The biotech looking for “the Michael Jordan of antibodies”

May 18, 2020
We’re kicking off the week with a fascinating new episode of the I AM BIO Podcast about one company searching for a superstar antibody that could help us understand and beat COVID-19. And we’ve also got more from Cargill and Capitol Hill. Here’s your Monday news, in…

We’re kicking off the week with a fascinating new episode of the I AM BIO Podcast about one company searching for a superstar antibody that could help us understand and beat COVID-19. And we’ve also got more from Cargill and Capitol Hill. Here’s your Monday news, in 880 words, about 4 minutes, 20 seconds.

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The biotech looking for “the Michael Jordan of antibodies”

Everyone’s talking about antibodies and how they might be used to diagnose, treat, and vaccinate us against COVID-19. And one biotech, Adaptive Biotechnologies, is researching the immune system to determine exactly how this virus affects us—and how we can use this knowledge to end the pandemic.

We still have big questions about the coronavirus. “Why do some healthy people who get infected with COVID have no symptoms, while others end up on respirators? Why are most kids immune but a few have strokes?” BIO President and CEO Jim Greenwood asks on the latest episode of the I AM BIO Podcast.

One biotech thinks they might be able to find some of the answers. “Some people are genetically able to attack exactly the right part of the virus,” an evolutionary response “to protect our population against complete annihilation from a virus,” said Dr. Harlan Robins, Co-Founder and Chief Scientific Officer of Adaptive Biotechnologies

This is why we see such wildly disparate responses among people who are infected—and it’s totally random.

So, this is what Adaptive Biotechnologies is looking into. They’re mapping the specific T-cells that fight the virus to determine the exact immune response on a large scale.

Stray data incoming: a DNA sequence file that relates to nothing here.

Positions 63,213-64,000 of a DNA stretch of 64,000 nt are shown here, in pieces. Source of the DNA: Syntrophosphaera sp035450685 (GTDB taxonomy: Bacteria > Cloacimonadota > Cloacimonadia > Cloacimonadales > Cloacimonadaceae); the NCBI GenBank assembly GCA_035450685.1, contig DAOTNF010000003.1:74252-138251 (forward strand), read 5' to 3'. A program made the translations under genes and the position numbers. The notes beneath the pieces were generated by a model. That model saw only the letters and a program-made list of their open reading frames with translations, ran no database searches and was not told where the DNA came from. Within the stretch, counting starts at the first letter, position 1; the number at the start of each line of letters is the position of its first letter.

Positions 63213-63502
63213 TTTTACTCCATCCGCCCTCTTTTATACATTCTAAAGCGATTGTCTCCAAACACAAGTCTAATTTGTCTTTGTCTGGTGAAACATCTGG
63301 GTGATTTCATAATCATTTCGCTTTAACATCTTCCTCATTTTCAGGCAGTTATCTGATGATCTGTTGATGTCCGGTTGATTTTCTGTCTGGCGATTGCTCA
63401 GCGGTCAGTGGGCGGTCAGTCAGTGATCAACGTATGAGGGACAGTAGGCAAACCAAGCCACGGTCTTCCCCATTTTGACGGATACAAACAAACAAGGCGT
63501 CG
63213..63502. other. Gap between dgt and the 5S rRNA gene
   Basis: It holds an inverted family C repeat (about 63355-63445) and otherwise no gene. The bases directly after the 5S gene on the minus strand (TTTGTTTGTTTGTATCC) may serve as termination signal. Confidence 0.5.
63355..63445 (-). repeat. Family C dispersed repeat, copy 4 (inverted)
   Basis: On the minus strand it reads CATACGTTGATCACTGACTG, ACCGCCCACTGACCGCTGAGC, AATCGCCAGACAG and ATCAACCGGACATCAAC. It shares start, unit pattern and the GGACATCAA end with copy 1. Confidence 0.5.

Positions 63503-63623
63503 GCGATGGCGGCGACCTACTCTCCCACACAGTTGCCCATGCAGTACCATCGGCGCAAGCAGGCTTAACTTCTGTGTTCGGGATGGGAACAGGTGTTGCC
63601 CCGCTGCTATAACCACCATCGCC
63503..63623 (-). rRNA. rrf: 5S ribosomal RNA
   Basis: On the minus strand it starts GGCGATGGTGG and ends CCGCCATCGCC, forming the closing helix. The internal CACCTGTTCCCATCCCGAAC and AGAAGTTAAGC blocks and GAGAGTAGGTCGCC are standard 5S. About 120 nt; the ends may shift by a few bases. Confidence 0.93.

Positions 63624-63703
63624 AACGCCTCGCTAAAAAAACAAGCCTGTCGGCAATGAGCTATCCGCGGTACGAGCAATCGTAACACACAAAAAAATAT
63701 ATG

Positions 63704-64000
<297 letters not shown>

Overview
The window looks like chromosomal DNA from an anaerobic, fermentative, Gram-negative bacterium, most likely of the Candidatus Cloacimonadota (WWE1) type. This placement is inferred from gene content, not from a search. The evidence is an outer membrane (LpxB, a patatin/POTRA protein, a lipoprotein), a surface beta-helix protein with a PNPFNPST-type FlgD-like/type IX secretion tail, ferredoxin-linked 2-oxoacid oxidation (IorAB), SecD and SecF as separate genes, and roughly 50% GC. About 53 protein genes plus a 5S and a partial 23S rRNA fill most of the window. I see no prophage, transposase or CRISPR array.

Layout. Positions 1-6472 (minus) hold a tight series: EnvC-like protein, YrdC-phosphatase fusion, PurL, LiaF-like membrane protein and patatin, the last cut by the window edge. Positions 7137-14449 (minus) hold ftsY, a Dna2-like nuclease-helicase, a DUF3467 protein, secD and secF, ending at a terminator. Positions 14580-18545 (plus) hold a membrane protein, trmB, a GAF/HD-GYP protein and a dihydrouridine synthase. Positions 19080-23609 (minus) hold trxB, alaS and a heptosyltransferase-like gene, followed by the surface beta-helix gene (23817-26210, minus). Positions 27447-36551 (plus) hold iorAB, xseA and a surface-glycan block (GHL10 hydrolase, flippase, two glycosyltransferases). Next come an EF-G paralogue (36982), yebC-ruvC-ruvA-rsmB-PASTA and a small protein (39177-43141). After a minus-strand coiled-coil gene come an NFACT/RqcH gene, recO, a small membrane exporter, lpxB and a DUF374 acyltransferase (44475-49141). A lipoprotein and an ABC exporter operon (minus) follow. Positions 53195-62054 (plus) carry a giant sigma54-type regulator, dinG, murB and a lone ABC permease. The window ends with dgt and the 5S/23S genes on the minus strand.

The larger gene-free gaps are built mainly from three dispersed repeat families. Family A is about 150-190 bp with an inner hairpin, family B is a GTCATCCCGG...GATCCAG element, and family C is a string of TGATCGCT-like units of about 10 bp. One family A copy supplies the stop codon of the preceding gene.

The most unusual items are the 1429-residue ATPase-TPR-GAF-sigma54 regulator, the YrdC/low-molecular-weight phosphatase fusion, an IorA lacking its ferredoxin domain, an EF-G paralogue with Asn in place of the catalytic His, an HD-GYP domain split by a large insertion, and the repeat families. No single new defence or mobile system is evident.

They’ve launched a massive, open-access study called immuneRACE, which will study the impact of the virus on the immune system in more than 1,000 people. They expect to start releasing data to the public as early as June. 

The end result could be a third type of diagnostic, allowing doctors to detect the disease early and identify asymptomatic patients by looking at the immune response, and even send people to the hospital who are at the greatest risk of complications before they get very sick. 

Adaptive Biotechnologies has partnered with Amgen, another BIO member, to discover and develop antibody therapies and search for “the Michael Jordan of antibodies,” said Dr. Robins.

Dr. Robins expects they’ll find the signal for diagnostics in a matter of weeks, and with Amgen’s help, be able to commercialize it quickly. The biggest question will be regulation, and how quickly they can get approval to market the test. 

This technology could help us prepare for future pandemics, too. A worldwide surveillance system to tracking “novel immune responses”—like the unusual pneumonia-like cases that popped up in Wuhan at the end of last year—could allow us to track and respond to pandemics sooner. 

Listen to the whole thing to learn more about how your body develops antibodies, what makes the novel coronavirus different from the common cold, and why the immune system is a “shockingly hard thing to measure.”